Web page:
Like Cowboy Junkies and Iron & Wine, Great Lake Swimmers made such a strong impression with their atmospheric, minimalist early songs that it’s been easy to underestimate how good the band became once it started filling out their sound. In the mid-’00s, Tony Dekker’s band of Canadian folkies caught fans of soft indie music by surprise with the song “Moving Pictures, Silent Films,” a soft, echoing ballad that hung wispily, like mist over a mountain brook. But with 2009’s more muscular Lost Channels and now Great Lake Swimmers’ fifth LP, New Wild Everywhere, Dekker has been proving that there are more ways to spin a mood than just recording every song at a hush.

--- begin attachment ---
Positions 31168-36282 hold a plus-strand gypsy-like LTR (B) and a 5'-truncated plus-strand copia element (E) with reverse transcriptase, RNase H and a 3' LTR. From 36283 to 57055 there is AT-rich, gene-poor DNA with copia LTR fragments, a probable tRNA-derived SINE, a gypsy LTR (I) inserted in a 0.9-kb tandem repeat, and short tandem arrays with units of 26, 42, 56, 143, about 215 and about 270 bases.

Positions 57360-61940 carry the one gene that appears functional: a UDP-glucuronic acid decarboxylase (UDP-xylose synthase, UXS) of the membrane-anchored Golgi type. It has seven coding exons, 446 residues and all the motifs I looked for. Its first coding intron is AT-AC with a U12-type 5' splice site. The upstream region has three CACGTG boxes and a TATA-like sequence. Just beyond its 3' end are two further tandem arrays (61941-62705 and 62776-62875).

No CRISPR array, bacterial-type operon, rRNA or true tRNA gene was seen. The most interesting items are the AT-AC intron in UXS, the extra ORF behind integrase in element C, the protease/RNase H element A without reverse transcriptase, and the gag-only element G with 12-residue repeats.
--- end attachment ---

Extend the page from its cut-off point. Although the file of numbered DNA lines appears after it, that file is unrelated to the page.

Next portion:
Sounding at times like a more lush, polished Will Oldham (or like Lambchop served with a thick hunk of Bread), New Wild Everywhere favors medium tempos over slow drip, and a rich weave of strings, acoustic picking, and airy harmonies over sparseness. Granted, the sounds don’t always hold up to intense scrutiny. The plunky, simplistic “The Knife” comes off more like children’s music than mature pop, while songs like “Changes With The Wind” are more surface-y than satisfying. But Great Lake Swimmers’ mix of clean, ’70s-style country rock with Old World European grace is never less than inviting, and it becomes downright sublime on the swaying, pulsing “Think That You Might Be Wrong,” where a cowboy waltz meets low-boil R&B, male and female voices intertwine, and elegantly swooping strings and fuzztone guitar enter into a conversation that’s bound to end in accord.